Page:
5. Tung Oil Finishing: Once the board is completely treated, wait for 15 minutes to allow the wood to absorb all the oil it can. Then, wipe off all the surfaces: There must not remain any oil on the surface. Depending on the drying environment, some oil might rise to the surface after a few hours. If this is the case, simply use a clean cloth and wipe again. Allow to dry 24 to 36 hours at room temperature in a dry place. Tried & True Oil Finishing: You will need to let the Varnish Oil and the Original Wood Finish penetrate the wood for at least an hour before completely wiping off the surface, and let dry at least 24 hours. For Danish Oil, wait 15 minutes (same as tung oil finishing), and let dry for at least 8 hours.

  6. After having waited for the recommended drying period, touch the surface to make sure it’s dry before going forward. For an optimal finish with the smoothest surface, a light sanding with a 800 grit sandpaper is suggested before applying a new coat of oil. Then repeat steps 3-4-5 until you have 3 coats (Tried & True) or 4 coats (Tung Oil). Be aware that the wood will require (and absorb) less oil every coat as it becomes more and more saturated. Do not sand after the last coat.

  7. Voilà! Your board is ready to use. See instructions below for washing and maintenance.

Tutorial: Restoring a cutting board finished with tung oil

What you'll need:

  • Pure Tung Oil and Solvent (Citrus Solvent is the best choice, see above) OR
  • Polymerized Linseed Oil (We recommend Tried & True products)
  • A pair of Nitrile gloves
  • A clean plastic container with capacity of 100 ml (3 fl. oz.) or more.
  • Small, Clean Cotton Rags (at least 5 for the whole process)
  • Small wood or plastic blocks or support for Finishing and Drying
  • 150-180 grit sandpaper for a board with average wear OR
  • Sanding machine with 100-120 grit sandpaper for a board with heavy wear
  • 800 grit sandpaper (optional)

Step by Step Instructions (see images below):

  1. To restore a cutting board, a 150-180 grit sanding will be necessary to remove as much knife marks as possible. If the surface is too damaged or that the marks are too deep, you can use a more aggressive paper (100-120 grit) with a sanding machine.

  2. Remove dust the surface and make sure the board is clean.

  3. Depending on the wear of the board and the sanding that was done, you will have to apply one or two coats of oil/solvent mixture. Pour 15ml (1/2 fl. oz, or 1 Tbsp) of Tung oil, and the same quantity of solvent in a clean container, and mix thoroughly.

  4. Soak a cotton rag in the mixture of oil and solvent and apply the oil onto the surface in a circular motion, ensuring that the entire surface and the sides are covered. Do not leave any excess oil on the surface.

  5. Turn the board upside down and lay the treated surface over wood or plastic supports on the 4 sides, and repeat the previous step for the back of the board.

  6. Tung Oil Finishing: Once the board is completely treated, wait for 15 minutes to allow the wood to absorb all the oil it can. Then, wipe off all the surfaces: There must not remain any oil on the surface. Depending on the drying environment, some oil might rise to the surface after a few hours. If this is the case, simply use a clean cloth and wipe again. Allow to dry 24 to 36 hours at room temperature in a dry place. Tried & True Oil Finishing: You will need to let the Varnish Oil and the Original Wood Finish penetrate the wood for at least an hour before completely wiping off the surface, and let dry at least 24 hours. For Danish Oil, wait 15 minutes (same as tung oil finishing), and let dry for at least 8 hours.

  7. After having waited for the recommended drying period, touch the surface to make sure it’s dry before going forward. For an optimal finish with the smoothest surface, a light sanding with a 800 grit sandpaper is suggested before applying a new coat of oil. Then repeat steps 3-4-5 until you have 3 coats (Tried & True) or 4 coats (Tung Oil). Be aware that the wood will require (and absorb) less oil every coat as it becomes more and more saturated. Do not sand after the last coat.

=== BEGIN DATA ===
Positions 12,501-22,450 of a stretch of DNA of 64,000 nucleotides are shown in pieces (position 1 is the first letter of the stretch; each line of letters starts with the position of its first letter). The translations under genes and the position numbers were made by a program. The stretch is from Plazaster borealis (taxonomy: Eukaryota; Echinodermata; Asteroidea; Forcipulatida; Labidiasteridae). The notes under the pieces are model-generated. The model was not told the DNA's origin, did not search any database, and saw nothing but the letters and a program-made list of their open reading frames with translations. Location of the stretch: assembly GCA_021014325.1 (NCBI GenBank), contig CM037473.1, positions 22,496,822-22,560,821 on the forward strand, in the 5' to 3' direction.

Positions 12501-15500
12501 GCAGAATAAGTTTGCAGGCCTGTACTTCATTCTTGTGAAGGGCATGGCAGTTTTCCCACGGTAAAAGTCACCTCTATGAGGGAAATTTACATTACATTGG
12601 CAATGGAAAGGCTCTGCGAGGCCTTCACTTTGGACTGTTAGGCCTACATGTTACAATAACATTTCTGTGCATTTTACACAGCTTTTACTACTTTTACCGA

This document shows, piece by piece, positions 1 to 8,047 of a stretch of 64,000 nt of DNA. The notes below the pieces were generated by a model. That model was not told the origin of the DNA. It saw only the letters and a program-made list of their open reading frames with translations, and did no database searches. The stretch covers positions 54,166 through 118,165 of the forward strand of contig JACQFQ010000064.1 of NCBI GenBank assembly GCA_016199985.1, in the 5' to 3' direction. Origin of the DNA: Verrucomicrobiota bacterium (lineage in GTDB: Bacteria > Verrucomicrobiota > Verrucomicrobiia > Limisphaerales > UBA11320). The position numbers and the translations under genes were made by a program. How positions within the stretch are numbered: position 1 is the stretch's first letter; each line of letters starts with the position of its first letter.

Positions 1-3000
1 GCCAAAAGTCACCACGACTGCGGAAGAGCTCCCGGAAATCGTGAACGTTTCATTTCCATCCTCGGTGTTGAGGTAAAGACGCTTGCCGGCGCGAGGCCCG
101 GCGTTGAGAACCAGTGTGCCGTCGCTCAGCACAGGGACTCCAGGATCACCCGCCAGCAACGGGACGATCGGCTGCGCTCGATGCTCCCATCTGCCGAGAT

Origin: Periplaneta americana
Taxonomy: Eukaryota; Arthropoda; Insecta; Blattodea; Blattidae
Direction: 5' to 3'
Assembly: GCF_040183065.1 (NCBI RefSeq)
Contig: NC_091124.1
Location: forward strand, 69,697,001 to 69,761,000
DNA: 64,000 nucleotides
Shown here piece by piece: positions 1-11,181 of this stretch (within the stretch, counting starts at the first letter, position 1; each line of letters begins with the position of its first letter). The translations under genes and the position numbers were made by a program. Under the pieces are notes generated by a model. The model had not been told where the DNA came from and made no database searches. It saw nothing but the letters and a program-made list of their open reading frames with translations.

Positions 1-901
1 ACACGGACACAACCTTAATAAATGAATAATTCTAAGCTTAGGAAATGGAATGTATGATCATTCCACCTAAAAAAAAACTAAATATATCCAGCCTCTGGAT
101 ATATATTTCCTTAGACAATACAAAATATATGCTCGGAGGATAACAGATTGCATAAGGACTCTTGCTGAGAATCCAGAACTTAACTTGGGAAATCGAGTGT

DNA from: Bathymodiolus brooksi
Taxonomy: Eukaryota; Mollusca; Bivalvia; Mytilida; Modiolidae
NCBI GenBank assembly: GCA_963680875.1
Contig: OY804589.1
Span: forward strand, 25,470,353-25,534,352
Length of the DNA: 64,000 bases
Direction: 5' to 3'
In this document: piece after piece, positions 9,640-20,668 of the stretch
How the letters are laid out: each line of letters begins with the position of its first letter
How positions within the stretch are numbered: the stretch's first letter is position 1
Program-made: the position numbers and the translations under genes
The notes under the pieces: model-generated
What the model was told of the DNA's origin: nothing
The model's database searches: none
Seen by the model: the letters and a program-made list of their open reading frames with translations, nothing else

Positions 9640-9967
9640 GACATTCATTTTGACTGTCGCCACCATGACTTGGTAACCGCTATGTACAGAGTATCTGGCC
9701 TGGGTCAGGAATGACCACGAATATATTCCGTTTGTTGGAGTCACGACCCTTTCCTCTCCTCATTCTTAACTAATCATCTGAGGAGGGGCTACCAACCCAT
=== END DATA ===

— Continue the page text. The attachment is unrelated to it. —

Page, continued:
8. Voilà! Your board is ready to use. See instructions below for washing and maintenance.

Cleaning and maintaining your cutting board

Regardless of the finish on your board, cleaning it should only require hot soapy water and a small soft brush. Avoid putting the board completely in water, and never put a wood cutting board in a dishwasher. Significant temperature variations and plenty of water will damage the wood, and may break boards made from several parts glued together. After cleaning the surface, wipe it with a clean cloth and let the board dry standing on its long side.

An interesting alternative to regular soap is soap based on olive oil, recommended by Serge Caron of the crib to Pin: That is an excellent degreaser 100% natural and biodegradable antiseptic properties that cleanses and nourishes surfaces wood without assaulting like vinegar or bleach that many use as a sanitizer .

Finico Blac Soap

To remove stains and odors on a surface, rub with salt and a clean rag after having rinsing it. For stubborn odors, you can also rub the board with a lemon or lime and let the acidic juice do its job. Let stand 2-3 minutes and wipe the board with a damp cloth, then let it dry standing on its long side.

An interesting alternative to regular soap, vinegar and bleach solutions is Olive Oil based Black Soap, recommended by Serge Caron, from La Huche à Pin: It is 100% natural and biodegradable solution which removes grease very efficiently. It has antibacterial properties, and will clean and nourish wood surfaces without being as aggressive on the wood as the aforementioned solutions (bleach and vinegar), which are very popular but can damage the wood over time.

Finally, it is safe practice to use different surfaces to cut vegetables and meat (especially chicken), to avoid cross contamination. A common practice is to use one side of your board for the vegetables and the other for the meat.

You are now an expert in wood surfaces finishing! What do you think of Tung Oil finishing, or any of the other recommended solutions above? Do you have a favorite finish, or tricks of the trade you'd like to share with us? We want to hear them!

Thanks

We extend our sincere thanks to Mr. Olivier Doray, owner of Atelier Toc Inc. which manufactures Le Temps des Cigales kitchen accessories * Le Temps des Cigales * as well as to Mr. Serge Caron, owner of La Huche à Pin. They are two passionate people who were kind enough to share their knowledge and experience with us. Sincere thanks as well to Mr. Jean-Pierre Coulombe, a hobbyist woodworker with a lot of talent, who lent us the cutting boards used for the tutorials in this article.